city of Hamtramck, desperate for cash, has asked the state for
permission to take an unprecedented step: filing for bankruptcy. City
Manager Bill Cooper said the city of roughly 20,000 people is staring
at a $3 million deficit, fueled by a dispute with Detroit. Unless
Hamtramck files for bankruptcy, it won't be able to pay its nearly 100
employees or 153 retirees, he said.
The city sent a letter to the state Department of Treasury last week asking for approval to seek bankruptcy protection. It has not received a reply, Cooper said.
"I'm going to run out of money Jan. 31," Cooper said. Bankruptcy would allow the city wants to stave off creditors and force its unions to consider concessions.
Many Michigan municipalities are under severe financial pressure following a crippling recession that has seen tax revenues plummet. The Detroit Public Schools considered bankruptcy last year but opted against it.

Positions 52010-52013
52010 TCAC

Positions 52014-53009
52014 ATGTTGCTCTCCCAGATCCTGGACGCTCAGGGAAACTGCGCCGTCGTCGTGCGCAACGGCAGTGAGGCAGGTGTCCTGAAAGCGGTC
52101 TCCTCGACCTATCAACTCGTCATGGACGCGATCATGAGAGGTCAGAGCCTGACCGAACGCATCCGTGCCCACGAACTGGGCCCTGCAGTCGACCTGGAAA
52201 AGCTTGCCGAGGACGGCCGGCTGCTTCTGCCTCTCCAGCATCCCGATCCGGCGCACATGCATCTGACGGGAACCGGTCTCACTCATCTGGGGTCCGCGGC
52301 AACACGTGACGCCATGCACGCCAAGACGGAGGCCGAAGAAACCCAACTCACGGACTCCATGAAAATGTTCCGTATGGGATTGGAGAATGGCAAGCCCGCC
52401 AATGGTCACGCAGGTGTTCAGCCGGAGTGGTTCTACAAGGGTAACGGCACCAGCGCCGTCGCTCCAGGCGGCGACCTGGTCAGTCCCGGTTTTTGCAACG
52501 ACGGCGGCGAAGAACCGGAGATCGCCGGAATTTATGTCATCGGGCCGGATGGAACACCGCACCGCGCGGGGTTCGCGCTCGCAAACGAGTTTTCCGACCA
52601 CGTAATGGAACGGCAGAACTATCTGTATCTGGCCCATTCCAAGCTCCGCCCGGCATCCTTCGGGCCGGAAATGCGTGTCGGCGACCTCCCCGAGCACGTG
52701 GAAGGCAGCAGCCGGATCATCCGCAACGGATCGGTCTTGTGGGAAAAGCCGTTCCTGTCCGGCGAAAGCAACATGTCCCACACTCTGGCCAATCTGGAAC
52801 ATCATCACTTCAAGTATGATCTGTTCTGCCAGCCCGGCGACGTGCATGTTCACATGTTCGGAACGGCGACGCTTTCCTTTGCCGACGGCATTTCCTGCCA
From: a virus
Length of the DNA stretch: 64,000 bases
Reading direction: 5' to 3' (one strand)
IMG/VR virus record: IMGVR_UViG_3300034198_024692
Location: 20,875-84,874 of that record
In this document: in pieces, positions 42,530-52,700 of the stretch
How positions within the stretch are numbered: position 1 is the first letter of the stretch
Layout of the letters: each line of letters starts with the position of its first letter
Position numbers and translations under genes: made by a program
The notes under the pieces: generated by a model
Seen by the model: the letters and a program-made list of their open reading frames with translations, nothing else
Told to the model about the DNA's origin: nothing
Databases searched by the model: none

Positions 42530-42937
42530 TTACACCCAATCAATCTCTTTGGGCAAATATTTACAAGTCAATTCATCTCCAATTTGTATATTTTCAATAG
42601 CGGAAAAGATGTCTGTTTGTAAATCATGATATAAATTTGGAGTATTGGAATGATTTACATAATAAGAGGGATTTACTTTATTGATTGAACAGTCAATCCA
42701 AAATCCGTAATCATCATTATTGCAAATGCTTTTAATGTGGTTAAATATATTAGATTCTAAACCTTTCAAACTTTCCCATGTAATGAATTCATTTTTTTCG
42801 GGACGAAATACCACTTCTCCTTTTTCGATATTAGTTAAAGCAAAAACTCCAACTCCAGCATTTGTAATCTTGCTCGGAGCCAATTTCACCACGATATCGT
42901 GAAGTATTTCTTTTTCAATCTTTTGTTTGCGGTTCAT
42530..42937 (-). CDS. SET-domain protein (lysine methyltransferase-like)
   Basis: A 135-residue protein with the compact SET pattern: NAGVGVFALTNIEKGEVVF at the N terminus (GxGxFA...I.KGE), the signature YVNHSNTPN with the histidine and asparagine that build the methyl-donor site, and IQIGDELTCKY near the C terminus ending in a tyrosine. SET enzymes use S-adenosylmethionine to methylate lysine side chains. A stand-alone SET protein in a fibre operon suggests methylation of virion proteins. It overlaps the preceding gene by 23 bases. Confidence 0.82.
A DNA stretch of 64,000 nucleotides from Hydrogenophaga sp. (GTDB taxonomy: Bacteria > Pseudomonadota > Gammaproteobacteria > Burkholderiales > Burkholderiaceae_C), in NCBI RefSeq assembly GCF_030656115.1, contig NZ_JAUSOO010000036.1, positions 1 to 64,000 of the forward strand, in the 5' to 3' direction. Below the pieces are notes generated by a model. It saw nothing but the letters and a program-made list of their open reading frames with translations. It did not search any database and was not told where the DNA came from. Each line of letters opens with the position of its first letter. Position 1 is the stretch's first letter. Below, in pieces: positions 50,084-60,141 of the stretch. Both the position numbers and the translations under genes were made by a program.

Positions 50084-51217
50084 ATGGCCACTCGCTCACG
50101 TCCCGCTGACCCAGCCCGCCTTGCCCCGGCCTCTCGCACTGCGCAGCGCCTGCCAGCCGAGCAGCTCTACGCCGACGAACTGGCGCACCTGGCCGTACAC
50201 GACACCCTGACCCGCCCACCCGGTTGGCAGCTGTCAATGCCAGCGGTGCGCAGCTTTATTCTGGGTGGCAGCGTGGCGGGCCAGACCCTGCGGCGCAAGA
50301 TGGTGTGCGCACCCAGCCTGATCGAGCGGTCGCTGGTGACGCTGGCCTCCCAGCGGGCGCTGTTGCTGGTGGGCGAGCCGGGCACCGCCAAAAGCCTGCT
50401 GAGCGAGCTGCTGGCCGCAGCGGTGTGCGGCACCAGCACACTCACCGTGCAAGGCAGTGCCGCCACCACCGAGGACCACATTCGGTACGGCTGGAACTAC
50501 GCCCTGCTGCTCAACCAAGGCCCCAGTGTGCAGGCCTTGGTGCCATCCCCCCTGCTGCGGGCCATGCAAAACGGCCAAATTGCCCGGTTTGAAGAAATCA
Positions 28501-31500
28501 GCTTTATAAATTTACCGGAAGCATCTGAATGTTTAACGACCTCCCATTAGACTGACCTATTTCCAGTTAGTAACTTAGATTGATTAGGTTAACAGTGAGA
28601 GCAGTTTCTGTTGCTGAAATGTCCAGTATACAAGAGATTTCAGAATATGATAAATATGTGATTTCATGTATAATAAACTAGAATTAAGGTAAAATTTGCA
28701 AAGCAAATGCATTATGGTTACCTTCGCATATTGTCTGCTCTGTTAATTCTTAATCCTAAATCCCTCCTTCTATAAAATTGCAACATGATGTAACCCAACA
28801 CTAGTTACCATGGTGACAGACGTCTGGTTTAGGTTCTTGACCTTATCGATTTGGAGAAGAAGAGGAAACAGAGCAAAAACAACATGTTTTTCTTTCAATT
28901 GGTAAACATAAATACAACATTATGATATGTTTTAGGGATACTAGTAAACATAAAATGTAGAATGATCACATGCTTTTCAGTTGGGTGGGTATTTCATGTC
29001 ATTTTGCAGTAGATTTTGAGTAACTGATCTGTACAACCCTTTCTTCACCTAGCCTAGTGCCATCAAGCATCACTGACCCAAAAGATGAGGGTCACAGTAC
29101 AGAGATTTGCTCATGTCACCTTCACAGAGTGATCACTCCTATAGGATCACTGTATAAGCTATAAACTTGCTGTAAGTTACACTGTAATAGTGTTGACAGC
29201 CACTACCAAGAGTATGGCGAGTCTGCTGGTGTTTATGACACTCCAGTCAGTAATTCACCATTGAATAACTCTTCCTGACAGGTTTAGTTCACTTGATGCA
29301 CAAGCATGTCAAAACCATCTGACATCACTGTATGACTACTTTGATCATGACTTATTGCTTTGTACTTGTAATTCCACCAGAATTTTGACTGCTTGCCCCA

"I'd much rather find another way," Cooper said. "It's not Option 1."
A spokesman for the Department of Treasury said, under state law, a municipality can't file for bankruptcy without first having an emergency financial manager appointed.
Caleb Buhs, a Department of Treasury spokesman, said the department received the letter Monday and officials are studying it. Under a 1990 law, only an emergency financial manager appointed by the state can take a city into bankruptcy, he said. No Michigan municipality has declared bankruptcy before or since the law was passed, he said.
The city of Hamtramck has an annual budget of just under $18 million. A substantial portion of its revenues come from a tax-sharing agreement with Detroit that centers on General Motors' Poletown plant. Detroit has withheld payment for a number of months, arguing that it had overpaid previously. Hamtramck has sued its bigger neighbor, but a court resolution could take months or even longer — not soon enough, Cooper said.
Well, post its IPO, GM should at least make the IPO flippers a little richer. Too bad the city below is not one of them.